My thinking re. the problems faced by evangelicals in Europe is shaped by the conflict I see between Christianity and Christendom. My thinking on this conflict is itself shaped by Soren Kierkegaard (hereafter SK) (Attack on Christendom) and Malcolm Muggeridge (The End of Christendom). In this post I will summarize SK’s contribution.
SK was a Danish Christian philosopher who died in 1855. The last published project of his life was a series of articles that are called his Attack. In them, he prophetically critiques the state church of Denmark–the Danish Lutheran church–for being empty & powerless.
It was empty & powerless for the following reasons:
- FIRST, its preaching consisted of platitudes & observations designed to pacify rather than prophetically engage; check out Tony Campolo’s paraphrase of SK’s “goose church” parable to get this flavor of this critique. There was no “God says to you” in the preaching.
- SECOND, the state-sponsored church was the official church. It was established & supported by the government, and virtually all citizens of the state were members of the state church.
- This made religion not a matter of personal faith & commitment but of passive acquiescence to belonging (just don’t officially reject it & you’re still in.)
- Thus, “We are what is called a ‘Christian’ nation—but in such a sense that not a single one of us is in the character of the Christianity of the New Testament.”
- THIRD, it conflated Christianity (the community of those who follow Jesus) with Christendom (the institutions, organizations, buildings, &authorities that manifest official Christianity.)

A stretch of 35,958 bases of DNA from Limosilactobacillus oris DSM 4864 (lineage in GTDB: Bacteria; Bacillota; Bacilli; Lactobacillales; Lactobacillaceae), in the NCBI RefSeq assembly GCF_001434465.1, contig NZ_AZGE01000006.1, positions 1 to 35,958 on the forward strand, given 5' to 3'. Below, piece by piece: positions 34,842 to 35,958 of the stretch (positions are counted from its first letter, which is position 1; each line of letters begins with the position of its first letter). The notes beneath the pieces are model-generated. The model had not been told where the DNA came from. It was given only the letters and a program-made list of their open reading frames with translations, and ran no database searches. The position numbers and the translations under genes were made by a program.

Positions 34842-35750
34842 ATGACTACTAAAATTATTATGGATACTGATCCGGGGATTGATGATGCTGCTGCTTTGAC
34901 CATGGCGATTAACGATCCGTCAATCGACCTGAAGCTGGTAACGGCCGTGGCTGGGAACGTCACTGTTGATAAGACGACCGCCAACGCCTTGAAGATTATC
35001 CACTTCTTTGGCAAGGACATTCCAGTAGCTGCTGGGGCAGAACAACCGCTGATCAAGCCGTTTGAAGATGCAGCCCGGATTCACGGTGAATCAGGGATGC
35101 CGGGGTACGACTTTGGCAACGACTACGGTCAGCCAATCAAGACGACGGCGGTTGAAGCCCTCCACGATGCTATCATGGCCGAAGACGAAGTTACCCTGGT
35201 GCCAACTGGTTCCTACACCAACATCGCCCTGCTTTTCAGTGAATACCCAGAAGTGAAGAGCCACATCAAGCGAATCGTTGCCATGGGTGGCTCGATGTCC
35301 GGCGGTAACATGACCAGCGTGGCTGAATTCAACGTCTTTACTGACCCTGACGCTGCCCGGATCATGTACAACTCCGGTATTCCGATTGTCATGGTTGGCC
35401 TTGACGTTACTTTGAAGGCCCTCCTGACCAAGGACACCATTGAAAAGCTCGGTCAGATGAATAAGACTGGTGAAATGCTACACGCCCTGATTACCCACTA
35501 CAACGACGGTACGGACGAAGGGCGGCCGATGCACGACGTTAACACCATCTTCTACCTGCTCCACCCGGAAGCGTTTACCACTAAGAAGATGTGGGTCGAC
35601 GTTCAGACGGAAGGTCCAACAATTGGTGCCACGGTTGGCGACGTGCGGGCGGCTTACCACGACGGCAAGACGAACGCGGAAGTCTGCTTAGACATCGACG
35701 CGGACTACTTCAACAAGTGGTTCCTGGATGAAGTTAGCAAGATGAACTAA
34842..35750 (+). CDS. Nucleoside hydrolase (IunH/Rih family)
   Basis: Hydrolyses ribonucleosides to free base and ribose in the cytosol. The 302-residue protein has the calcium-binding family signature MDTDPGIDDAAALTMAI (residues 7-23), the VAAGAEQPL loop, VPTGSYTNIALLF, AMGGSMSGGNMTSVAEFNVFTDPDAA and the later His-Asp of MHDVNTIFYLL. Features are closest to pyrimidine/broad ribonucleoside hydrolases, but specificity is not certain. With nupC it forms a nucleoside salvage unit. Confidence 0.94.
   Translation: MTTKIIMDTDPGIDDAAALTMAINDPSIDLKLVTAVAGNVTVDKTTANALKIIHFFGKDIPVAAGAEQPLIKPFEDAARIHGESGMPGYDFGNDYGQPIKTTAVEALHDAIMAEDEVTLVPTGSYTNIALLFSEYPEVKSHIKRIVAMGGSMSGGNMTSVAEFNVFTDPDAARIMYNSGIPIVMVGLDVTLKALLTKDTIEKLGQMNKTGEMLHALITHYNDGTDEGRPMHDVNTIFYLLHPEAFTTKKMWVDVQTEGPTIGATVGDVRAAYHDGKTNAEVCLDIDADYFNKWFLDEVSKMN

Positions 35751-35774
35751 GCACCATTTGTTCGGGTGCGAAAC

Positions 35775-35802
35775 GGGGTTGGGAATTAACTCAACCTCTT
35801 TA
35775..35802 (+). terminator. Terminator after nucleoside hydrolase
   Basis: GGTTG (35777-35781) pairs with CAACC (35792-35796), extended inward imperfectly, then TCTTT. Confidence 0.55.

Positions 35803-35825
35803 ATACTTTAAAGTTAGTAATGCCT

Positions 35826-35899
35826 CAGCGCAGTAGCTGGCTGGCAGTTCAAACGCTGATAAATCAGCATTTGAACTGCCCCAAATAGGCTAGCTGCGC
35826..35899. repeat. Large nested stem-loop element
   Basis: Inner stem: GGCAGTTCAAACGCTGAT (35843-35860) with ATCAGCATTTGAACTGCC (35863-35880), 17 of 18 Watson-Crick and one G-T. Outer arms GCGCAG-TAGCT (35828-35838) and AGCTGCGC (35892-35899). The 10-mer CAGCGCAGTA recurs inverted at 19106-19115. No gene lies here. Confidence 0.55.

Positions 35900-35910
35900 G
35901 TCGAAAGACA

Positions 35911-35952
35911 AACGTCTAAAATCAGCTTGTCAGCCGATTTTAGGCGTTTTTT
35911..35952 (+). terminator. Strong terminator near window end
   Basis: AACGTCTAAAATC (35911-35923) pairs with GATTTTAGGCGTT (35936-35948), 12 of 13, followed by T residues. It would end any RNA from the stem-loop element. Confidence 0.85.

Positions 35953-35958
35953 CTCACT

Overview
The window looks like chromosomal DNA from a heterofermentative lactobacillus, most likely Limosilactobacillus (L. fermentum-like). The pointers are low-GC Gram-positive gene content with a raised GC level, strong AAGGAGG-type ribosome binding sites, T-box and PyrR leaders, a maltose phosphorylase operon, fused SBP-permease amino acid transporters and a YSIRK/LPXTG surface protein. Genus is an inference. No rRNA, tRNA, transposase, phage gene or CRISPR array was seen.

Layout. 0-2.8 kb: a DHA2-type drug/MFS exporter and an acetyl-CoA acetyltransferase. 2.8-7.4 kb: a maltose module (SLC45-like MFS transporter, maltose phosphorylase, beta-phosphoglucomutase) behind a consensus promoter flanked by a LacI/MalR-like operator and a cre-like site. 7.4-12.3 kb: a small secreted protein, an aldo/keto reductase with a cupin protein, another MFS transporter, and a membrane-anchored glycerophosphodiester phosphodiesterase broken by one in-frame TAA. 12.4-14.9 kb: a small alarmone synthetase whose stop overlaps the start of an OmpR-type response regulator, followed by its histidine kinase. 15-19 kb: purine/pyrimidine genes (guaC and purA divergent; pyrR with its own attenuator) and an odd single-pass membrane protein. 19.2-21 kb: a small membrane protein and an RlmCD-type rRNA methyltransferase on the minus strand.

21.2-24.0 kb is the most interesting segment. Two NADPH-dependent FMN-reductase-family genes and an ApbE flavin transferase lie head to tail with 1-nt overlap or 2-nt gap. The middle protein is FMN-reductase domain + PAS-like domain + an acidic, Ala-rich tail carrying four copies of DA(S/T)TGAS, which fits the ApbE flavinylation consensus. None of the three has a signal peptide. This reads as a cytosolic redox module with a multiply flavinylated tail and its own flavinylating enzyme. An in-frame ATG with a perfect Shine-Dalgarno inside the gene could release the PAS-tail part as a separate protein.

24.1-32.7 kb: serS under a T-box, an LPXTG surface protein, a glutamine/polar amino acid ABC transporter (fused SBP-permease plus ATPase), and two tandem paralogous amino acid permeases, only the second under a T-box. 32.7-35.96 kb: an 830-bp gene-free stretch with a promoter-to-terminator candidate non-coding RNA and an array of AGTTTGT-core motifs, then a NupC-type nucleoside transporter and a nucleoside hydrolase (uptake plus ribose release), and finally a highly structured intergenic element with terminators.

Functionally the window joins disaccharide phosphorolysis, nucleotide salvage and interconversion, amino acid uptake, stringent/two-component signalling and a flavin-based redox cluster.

- Christianity began in the New Testament. Christendom truly began when Christianity became the official religion of the Roman Empire. By SK’s day, it was concentrated in the official state churches of Europe.
- Owen Thomas summarizes SK’s position here:
- Christendom is a “forged copy” of Christianity, which is “just the opposite of what it is in the New Testament.”
- “In Christendom Christianity did not conquer the world but rather the opposite: the world conquered Christianity and Christianity became acculturated” [i.e., thoroughly taken over].
Implications for evangelicals in Europe today:
- • When we say “church,” Europeans today INCLUDING MANY EVANGELICALS think we’re talking about Christendom (buildings, organizations, treasures) instead of Christianity (the people who belong to God through faith in Jesus.)
In a previous post, I suggested that church plants might avoid the word “church” when in conversation with outsiders, so as to avoid confusion. INTERNALLY, however, the refrain needs to be constant: “The Church IS the people.” “The Church IS the people.” “The Church IS the people.” And “We are part of the Church.”
Plenty of teaching from 1 Corinthians 12 (e.g., 1 Cor 12.27, “Now you are the body of Christ, and each one of you is a part of it.”) and Ephesians 4.
• We must understand that, at least in the religious parts of Europe–Southern and Eastern Europe–almost everyone thinks they are Christians because of their membership (by citizenship) in the state church.
Don’t talk to them about “becoming a Christian”; they already are, as far as they know. Instead, argue for a deeper definition. Talk about God’s purpose for their lives, and how the most satisfying life possible is one spent pursuing that purpose.
In some countries (Croatia among them), people respect and are interested in the Bible even though they do not know the Bible. So talk to them about the Bible as wisdom for living, to help them find peace, or be a better spouse, or be a better parent, etc.
• The ubiquitous influence of the state church is, I think, the main reason Europe remains so implacably closed. It has given people just enough of Jesus to make them “gospel-resistant” (like an antibiotic-resistant infection), but not enough of Jesus to make them truly & deeply & personally Christian. It suffocates the Holy Spirit by counterfeiting his voice.